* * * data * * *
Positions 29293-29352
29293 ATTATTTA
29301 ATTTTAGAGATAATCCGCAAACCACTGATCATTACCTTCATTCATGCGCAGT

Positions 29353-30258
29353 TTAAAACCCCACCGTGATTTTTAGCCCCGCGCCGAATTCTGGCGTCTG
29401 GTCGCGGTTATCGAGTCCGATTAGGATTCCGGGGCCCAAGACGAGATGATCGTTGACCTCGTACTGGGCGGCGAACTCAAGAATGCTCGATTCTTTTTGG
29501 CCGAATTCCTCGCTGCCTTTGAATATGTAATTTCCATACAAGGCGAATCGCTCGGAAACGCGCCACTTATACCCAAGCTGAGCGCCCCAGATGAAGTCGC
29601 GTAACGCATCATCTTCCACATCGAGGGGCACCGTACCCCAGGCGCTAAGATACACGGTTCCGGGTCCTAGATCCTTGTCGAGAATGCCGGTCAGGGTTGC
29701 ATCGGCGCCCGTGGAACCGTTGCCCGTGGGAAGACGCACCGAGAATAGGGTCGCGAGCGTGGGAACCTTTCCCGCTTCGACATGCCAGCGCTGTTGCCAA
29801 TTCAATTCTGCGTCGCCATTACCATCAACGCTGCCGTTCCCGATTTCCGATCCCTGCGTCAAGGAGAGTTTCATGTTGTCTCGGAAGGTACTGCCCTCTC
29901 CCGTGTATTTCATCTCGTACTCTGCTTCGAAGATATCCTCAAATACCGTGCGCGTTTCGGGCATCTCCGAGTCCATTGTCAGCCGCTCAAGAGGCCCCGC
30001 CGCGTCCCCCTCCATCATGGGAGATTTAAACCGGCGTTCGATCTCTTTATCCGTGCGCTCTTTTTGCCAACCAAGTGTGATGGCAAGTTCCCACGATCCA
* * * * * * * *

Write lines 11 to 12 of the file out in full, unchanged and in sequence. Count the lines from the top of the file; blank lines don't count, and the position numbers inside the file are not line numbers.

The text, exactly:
29901 CCGTGTATTTCATCTCGTACTCTGCTTCGAAGATATCCTCAAATACCGTGCGCGTTTCGGGCATCTCCGAGTCCATTGTCAGCCGCTCAAGAGGCCCCGC
30001 CGCGTCCCCCTCCATCATGGGAGATTTAAACCGGCGTTCGATCTCTTTATCCGTGCGCTCTTTTTGCCAACCAAGTGTGATGGCAAGTTCCCACGATCCA